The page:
Relevant Writing


Race and Social Justice Conversations

In this volume of the Wiscon Chronicles, we find ourselves considering what it means to live at the intersections of various identities, some of them more privileged than others. We ask how we can function as good allies to each other in often challenging situations. We’re living through an intense time of social change, and a variety of questions arise as we have these often difficult conversations about feminism, race, gender, sexual orientation, disability, and more. Among them are questions about what leads to positive social change and how best to effect such change in our communities.

From “Towards a More Welcoming War”

Hey, folks. I’m Mary Anne Mohanraj. John’s kindly given me a space here to start a conversation about some of the useful points that came out of RaceFail ’09. Quick intro: nine years ago I started Strange Horizons, which has become one of the premiere SF/F magazines, and which once published one of John’s stories, which is how we met. I currently run the Speculative Literature Foundation, a non-profit arts organization that works to support SF/F, and I was a founding board member of the Carl Brandon Society, which works to support minorities in the field through various awards and other initiatives. In my day job, I write and publish fiction (mostly mainstream), and teach fiction writing and literature (mostly post-colonial) at the University of Illinois. Also, I was born in Sri Lanka, and have brown skin. So now you know where I’m coming from.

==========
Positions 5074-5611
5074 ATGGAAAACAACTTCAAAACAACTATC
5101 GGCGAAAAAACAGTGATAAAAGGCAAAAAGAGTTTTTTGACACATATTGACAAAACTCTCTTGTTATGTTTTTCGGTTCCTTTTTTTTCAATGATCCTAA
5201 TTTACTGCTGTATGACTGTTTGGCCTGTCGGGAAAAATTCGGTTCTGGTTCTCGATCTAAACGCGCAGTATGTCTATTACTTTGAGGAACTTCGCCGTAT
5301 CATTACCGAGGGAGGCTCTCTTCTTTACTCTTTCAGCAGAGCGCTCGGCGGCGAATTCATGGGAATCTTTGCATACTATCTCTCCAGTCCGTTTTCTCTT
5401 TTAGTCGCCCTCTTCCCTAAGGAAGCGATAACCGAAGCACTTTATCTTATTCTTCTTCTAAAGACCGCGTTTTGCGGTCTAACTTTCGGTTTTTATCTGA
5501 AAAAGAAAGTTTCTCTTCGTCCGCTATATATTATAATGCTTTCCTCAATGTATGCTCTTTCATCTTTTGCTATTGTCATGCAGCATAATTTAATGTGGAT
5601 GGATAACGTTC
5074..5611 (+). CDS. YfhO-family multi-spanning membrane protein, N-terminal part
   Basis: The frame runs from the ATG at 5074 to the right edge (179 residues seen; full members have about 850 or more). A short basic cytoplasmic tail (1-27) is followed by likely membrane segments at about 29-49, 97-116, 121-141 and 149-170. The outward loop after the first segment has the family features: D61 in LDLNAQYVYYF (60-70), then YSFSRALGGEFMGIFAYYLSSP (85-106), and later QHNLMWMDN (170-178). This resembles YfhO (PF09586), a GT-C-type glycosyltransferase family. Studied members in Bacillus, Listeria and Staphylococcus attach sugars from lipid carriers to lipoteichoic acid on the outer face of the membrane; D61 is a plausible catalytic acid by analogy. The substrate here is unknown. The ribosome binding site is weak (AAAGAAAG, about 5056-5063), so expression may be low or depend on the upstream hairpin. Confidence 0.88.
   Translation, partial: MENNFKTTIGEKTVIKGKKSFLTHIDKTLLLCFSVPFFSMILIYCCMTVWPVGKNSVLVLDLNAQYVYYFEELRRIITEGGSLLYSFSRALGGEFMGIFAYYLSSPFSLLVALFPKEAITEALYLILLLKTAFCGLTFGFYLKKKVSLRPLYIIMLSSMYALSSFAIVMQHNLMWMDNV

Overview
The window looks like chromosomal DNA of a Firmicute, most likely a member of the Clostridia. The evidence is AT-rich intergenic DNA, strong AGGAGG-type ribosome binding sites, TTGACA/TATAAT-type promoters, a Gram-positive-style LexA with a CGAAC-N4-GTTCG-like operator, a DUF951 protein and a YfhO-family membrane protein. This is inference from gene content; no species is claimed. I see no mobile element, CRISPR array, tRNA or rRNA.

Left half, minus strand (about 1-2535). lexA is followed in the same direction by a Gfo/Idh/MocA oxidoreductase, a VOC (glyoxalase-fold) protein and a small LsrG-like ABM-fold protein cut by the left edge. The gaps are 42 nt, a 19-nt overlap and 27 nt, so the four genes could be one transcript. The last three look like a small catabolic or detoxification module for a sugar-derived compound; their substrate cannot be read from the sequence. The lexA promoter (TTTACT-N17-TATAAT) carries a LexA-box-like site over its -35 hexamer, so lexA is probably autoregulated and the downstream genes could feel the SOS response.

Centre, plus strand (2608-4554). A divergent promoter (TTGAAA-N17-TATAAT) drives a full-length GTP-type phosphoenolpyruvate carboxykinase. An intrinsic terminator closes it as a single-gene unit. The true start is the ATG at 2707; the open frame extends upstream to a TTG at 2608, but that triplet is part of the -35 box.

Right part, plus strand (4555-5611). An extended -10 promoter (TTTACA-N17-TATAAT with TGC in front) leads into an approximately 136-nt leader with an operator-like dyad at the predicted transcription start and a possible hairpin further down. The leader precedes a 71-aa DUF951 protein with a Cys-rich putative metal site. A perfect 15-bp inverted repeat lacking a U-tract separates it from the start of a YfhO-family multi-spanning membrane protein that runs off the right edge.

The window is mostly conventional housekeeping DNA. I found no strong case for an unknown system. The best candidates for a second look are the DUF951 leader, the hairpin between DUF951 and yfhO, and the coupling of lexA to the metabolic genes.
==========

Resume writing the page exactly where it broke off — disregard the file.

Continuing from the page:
Mary Anne Mohanraj Gets You Up to Speed, Part I


I was nineteen years old, at a party in college, and this friend of mine, Kira, had just broken up with her live-in boyfriend. I asked her if she needed a place to crash, and she looked at me for a moment, paused, and said, “Only if you know what you’re offering.” I had no idea what she meant, and blinked cluelessly at her — long enough for Kira to sigh, pat me on the head, and say “Never mind,” before going into the kitchen for another drink.

From “BECAUSE Keynote 2014: Holding Hands”